David's theory of evolution Part One (Evolution)

by dhw, Tuesday, November 12, 2019, 08:35 (311 days ago) @ David Turell

dhw: I reproduced the quote because George had failed to find any reference to Shapiro’s belief in cellular intelligence. I know you oppose this idea, and yes, there are different types of cells, but there are scientists who believe that they all have varying degrees of intelligence, as illustrated by the Lieff quotation.

DAVID:It doesn't get around the problem that cells are observed from the outside. You are simply quoting impressions, not proof.

Nobody can observe other organisms from the inside. We draw conclusions from their behaviour, and you have agreed that there is a 50/50 chance that “my” scientists are right.

QUOTE from Nature’s Wonders: “It's a very charismatic, conspicuous behavior,” McCreery adds. […] Scientists use similar traps to capture wild specimens.

DAVID: certainly a learned behavior which is now an instinct.

Learned from what? Your God’s 3.8-billion-year-old trap-building programme, or your God popping in to give the ants a few lessons so that they could keep life going until he fulfilled his one and only purpose of designing H. sapiens? Do you not consider it possible that just as scientists use their intelligence to build similar traps, the ants might have done the same, and then passed the technique on to subsequent generations? Ditto with cell communities and their strategies for survival.

dhw: But many scientists believe that all cells have varying degrees of intelligence, and frankly I don’t know of any who claim that a God provided the first cells with computer programmes to be passed on for every cellular process, strategy, innovation, natural wonder, lifestyle etc. in the history of life. Do you?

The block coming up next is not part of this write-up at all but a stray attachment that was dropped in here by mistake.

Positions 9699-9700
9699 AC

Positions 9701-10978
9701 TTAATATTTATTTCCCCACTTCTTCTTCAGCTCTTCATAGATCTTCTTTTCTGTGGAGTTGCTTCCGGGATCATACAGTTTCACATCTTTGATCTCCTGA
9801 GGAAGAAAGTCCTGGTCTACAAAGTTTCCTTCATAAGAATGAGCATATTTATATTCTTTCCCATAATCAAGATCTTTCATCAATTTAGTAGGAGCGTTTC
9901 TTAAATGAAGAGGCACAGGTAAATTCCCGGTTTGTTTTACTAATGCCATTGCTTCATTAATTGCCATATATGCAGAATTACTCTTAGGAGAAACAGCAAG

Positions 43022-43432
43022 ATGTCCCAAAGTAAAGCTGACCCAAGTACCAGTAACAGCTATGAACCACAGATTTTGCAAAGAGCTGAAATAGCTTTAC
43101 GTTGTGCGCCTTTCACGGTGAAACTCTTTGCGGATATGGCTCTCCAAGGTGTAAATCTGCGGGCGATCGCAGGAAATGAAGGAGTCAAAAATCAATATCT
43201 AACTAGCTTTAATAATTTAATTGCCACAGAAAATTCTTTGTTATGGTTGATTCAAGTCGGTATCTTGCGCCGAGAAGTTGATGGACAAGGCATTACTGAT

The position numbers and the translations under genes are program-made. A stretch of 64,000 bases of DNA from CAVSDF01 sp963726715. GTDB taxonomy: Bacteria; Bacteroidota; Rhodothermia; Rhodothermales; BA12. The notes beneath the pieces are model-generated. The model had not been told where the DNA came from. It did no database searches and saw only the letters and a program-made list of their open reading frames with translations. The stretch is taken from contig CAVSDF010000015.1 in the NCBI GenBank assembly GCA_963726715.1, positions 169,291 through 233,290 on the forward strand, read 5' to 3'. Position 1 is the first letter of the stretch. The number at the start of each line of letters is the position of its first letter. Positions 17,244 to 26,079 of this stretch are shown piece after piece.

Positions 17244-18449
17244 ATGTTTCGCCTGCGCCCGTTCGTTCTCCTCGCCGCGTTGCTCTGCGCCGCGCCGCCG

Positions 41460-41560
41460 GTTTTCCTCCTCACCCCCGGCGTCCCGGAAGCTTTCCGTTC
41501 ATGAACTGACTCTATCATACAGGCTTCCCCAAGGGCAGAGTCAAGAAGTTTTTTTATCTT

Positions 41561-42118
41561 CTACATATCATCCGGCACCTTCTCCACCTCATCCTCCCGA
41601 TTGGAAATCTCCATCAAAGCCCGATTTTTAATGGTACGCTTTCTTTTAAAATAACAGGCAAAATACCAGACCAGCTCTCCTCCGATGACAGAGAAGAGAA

DAVID: ID folks agree with me in that God is the designer.

Of course. Our dispute is not over arguments for God the designer, but over your illogical theories concerning his purpose and method of achieving that purpose.

dhw: Talbott does not know the definitive answer any more than you or I do, but I cannot see how his view contradicts my proposal that “some agency” (let’s call it God) may have designed the mechanism which enabled organisms to work out their own responses to the demands of the environment.

DAVID: Thank you. There must be an agent.

Agreed. You call it God, George calls it chance and natural laws, and I don’t know what the agency might have been and so I sit on the fence.

dhw (re “Introducing the brain”): The above quote says nothing about a 3.8-billion-year-old programme. It says the cells were encoding information and chatting about it. Maybe their ability to encode information and chat about it and take decisions about individual courses of action is the result of an autonomous mechanism for thought. “Where did it come from, which agency?” Maybe your God? Who knows?

DAVID: The 3.8 byo program is your hangup. My comment above is that the brain is programmed for plasticity and to know what the body is doing at all times.

Yes, it’s a hang-up. If your God did not plant his programmes in the first cells for every strategy, innovation, lifestyle, econiche, natural wonder etc, then your only alternative is that he kept popping in to dabble. The brain is indeed plastic, and it communicates with the body. Even you believe that the plastic human brain makes its own decisions autonomously, so why can’t you accept the possibility that the mouse brain and the ant brain and the bacterium’s equivalent of a brain might also make their own decisions autonomously?

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